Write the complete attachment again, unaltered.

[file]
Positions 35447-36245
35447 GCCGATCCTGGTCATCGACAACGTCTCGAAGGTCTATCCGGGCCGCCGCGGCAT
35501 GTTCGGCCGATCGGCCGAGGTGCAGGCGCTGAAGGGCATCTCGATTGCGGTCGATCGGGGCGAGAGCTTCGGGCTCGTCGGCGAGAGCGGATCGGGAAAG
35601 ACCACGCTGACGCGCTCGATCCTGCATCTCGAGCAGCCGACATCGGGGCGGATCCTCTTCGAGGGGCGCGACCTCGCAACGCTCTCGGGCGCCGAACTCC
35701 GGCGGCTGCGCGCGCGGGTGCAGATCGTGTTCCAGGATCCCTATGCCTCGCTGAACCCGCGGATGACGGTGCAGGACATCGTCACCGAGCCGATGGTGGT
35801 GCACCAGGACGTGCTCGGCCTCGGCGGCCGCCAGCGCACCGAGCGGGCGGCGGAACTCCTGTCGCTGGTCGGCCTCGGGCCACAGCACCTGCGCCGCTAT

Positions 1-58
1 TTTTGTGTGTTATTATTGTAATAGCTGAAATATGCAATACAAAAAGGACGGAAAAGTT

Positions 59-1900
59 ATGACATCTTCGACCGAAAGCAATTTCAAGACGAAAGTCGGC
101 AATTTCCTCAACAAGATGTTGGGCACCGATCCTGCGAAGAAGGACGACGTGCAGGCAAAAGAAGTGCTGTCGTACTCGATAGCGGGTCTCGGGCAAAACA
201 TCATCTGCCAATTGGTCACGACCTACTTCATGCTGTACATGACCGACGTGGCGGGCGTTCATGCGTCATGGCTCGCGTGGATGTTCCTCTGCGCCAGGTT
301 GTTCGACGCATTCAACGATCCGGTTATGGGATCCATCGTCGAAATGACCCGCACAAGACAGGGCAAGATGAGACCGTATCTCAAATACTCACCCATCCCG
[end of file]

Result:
Positions 35447-36245
35447 GCCGATCCTGGTCATCGACAACGTCTCGAAGGTCTATCCGGGCCGCCGCGGCAT
35501 GTTCGGCCGATCGGCCGAGGTGCAGGCGCTGAAGGGCATCTCGATTGCGGTCGATCGGGGCGAGAGCTTCGGGCTCGTCGGCGAGAGCGGATCGGGAAAG
35601 ACCACGCTGACGCGCTCGATCCTGCATCTCGAGCAGCCGACATCGGGGCGGATCCTCTTCGAGGGGCGCGACCTCGCAACGCTCTCGGGCGCCGAACTCC
35701 GGCGGCTGCGCGCGCGGGTGCAGATCGTGTTCCAGGATCCCTATGCCTCGCTGAACCCGCGGATGACGGTGCAGGACATCGTCACCGAGCCGATGGTGGT
35801 GCACCAGGACGTGCTCGGCCTCGGCGGCCGCCAGCGCACCGAGCGGGCGGCGGAACTCCTGTCGCTGGTCGGCCTCGGGCCACAGCACCTGCGCCGCTAT

Positions 1-58
1 TTTTGTGTGTTATTATTGTAATAGCTGAAATATGCAATACAAAAAGGACGGAAAAGTT

Positions 59-1900
59 ATGACATCTTCGACCGAAAGCAATTTCAAGACGAAAGTCGGC
101 AATTTCCTCAACAAGATGTTGGGCACCGATCCTGCGAAGAAGGACGACGTGCAGGCAAAAGAAGTGCTGTCGTACTCGATAGCGGGTCTCGGGCAAAACA
201 TCATCTGCCAATTGGTCACGACCTACTTCATGCTGTACATGACCGACGTGGCGGGCGTTCATGCGTCATGGCTCGCGTGGATGTTCCTCTGCGCCAGGTT
301 GTTCGACGCATTCAACGATCCGGTTATGGGATCCATCGTCGAAATGACCCGCACAAGACAGGGCAAGATGAGACCGTATCTCAAATACTCACCCATCCCG